Hi Nemo,  Thank you for your question. I'm so sorry to hear you're struggling with worries about the future and that feeling that your efforts are not enough. It sounds like you've been trying to make healthy decisions but are having issues with follow-through and maintaining those new habits. It also sounds like you're experiencing a lot of anger that is impacting your ability to do those things that you need/want to do for yourself. You also mention a feeling of loneliness because you've found it difficult to maintain friendships.  There are many different strategies that can help in situations like this starting with acknowledging your feelings and having empathy for yourself in what you've been through.  It can be a mistake to ignore your emotions and just try to distract yourself or move through the days without examining them. Find ways to get in touch with how you're feeling on a regular basis and allow yourself to truly feel those feelings. If you need to cry, that's okay- if you're feeling angry, find a safe way to let that out as well. Are you aware of people, places, or situations that trigger your anger? If so, it may be helpful to expand on that awareness and prepare yourself for those stressful situations. While eventually, you will want to learn to manage your anger, learning to identify and manage triggers can be an effective way to cope in the meantime. Add exercise into your daily routine: It can be difficult to feel motivated to exercise when you’re feeling worried or angry but exercise can help improve your mood. That’s because exercise helps your body release endorphins, a hormone that makes you temporarily feel good. Exercise can also improve your sleeping patterns. Get enough sleep every night: Focus on sleeping seven to eight hours a night. Feeling well-rested can help improve your mood and motivation. If you’re having trouble falling asleep or staying asleep, talk to your doctor. Spend time doing things you enjoy: It’s important to make time for yourself. Plan activities that you enjoy, even if it’s something as simple as taking a walk or making time to read a book. Having something enjoyable to look forward to may also improve your mood. Develop a sense of self-compassion: self-compassion is a compassionate response toward one's own suffering, which can interfere with self-criticism likely to be cued during challenging tasks. It can also strengthen the motivation to engage in self-help strategies. Visualize yourself from the perspective of a compassionate observer. Notice from the outside how feelings are upsetting you and how they are reflected in your appearance. Try to let the warm feeling of compassion and desire to help arise within yourself. Say to yourself: “It is understandable that you feel that way. You are experiencing a natural response to upsetting thoughts. But I am going to help you.” Encourage yourself by saying: “You can pull yourself out of this mood again. You have already accomplished so much; you will be able to deal with this.” Visualize putting your hand on your shoulder or hugging yourself to soothe and comfort yourself. Give yourself a friendly smile. Think about if there are other things you want to tell yourself that would energize and encourage you to cheer up. Take your time to say those things. When you feel it is appropriate, begin saying goodbye to yourself and remind yourself that you can come back every time you want. Therapy could be a really powerful way to manage your anger and loneliness. You've taken the most important first step in recognizing that you need help in managing your symptoms. Working with a therapist may include several different strategies. Identifying negative thinking patterns that contribute to feelings of hopelessness and helplessness and developing a more positive outlook. Exploring learned thoughts and behaviors that create problems and contribute to your current mood. Identifying problems that may contribute to consistent anger and which aspects of those problems you may be able to solve or improve. Regaining a sense of control and pleasure in life. You may want to journal about the things that cause your angry episodes- what happened before, during, and after.  Lastly, make a point to reach out to the people in your support network. You said you've always found it difficult to keep up with friends, so it might be helpful to set reminders. Who do you wish you had a better relationship with? Who makes you feel better when you spend time together? Who always answers the phone when you call? Set some goals around communication and social activities. You might be surprised at how willing your community is to show up after you reach out.  It's possible to feel better. You've got this.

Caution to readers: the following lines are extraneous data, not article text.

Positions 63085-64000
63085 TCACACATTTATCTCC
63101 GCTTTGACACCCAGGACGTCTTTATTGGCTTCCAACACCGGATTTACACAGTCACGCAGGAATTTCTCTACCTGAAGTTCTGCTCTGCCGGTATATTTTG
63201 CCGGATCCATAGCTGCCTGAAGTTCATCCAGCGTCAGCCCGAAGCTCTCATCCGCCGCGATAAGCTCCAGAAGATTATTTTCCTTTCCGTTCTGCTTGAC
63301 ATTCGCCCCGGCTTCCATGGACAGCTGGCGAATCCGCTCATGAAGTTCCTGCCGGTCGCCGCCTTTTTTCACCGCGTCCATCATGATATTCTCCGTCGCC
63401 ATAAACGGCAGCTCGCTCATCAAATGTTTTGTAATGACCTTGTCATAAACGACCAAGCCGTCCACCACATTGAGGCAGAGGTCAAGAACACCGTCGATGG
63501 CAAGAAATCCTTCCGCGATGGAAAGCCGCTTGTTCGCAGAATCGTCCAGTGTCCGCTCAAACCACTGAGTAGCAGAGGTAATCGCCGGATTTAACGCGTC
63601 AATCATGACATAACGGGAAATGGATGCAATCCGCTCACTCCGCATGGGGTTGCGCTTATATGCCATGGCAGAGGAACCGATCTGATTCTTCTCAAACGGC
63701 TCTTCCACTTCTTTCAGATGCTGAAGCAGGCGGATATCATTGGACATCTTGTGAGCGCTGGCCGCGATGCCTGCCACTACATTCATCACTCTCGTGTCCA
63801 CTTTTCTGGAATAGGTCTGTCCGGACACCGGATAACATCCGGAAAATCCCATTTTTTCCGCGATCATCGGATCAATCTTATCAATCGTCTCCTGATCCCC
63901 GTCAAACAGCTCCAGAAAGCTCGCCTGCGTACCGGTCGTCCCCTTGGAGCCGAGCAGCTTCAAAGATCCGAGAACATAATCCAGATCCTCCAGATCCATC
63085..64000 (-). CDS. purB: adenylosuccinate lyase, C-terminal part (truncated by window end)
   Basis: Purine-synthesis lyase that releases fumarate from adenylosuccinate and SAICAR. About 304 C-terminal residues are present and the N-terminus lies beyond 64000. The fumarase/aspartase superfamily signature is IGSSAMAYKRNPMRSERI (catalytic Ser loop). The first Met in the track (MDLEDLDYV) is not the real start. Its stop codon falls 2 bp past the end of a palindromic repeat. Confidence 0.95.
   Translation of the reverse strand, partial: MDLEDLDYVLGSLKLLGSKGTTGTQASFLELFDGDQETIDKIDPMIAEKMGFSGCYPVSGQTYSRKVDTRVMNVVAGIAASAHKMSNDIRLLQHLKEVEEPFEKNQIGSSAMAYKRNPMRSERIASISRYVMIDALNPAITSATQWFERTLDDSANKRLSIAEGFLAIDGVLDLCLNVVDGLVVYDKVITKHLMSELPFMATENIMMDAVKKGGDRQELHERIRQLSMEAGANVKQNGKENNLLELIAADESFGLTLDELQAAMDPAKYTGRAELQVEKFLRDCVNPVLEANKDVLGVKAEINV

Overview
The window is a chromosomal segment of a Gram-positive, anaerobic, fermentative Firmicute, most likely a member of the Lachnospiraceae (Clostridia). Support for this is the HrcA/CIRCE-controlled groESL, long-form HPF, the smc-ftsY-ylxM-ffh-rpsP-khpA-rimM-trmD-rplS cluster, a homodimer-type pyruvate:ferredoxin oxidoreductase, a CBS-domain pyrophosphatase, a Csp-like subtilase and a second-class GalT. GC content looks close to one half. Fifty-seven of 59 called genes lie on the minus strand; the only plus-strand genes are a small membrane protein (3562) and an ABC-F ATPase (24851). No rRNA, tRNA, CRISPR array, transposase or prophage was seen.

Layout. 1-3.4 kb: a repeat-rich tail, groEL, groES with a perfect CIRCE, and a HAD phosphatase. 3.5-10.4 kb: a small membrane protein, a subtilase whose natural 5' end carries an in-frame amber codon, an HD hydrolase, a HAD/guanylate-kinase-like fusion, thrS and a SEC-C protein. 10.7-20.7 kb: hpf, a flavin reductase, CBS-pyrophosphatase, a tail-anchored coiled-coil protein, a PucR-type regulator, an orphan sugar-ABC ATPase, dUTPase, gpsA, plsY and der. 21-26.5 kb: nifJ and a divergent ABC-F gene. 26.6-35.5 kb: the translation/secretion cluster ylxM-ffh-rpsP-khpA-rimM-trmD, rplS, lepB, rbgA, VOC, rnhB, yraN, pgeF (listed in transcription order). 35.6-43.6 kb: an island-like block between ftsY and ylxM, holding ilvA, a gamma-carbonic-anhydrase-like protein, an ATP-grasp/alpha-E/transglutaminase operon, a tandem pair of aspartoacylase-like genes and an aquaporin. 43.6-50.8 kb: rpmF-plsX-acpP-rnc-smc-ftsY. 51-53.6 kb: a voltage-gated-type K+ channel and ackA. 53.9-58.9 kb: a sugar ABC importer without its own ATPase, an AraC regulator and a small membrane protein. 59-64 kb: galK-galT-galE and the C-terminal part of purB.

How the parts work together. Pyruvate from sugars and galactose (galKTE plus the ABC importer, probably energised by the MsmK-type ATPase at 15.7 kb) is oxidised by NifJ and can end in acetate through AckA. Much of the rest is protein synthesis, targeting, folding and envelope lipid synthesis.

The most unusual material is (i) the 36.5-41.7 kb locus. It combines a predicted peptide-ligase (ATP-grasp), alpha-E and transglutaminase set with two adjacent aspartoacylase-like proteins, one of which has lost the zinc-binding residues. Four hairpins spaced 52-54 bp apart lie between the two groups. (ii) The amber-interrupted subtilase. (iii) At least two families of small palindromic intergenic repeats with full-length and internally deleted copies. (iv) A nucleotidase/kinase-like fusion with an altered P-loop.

Answered on 10/21/2021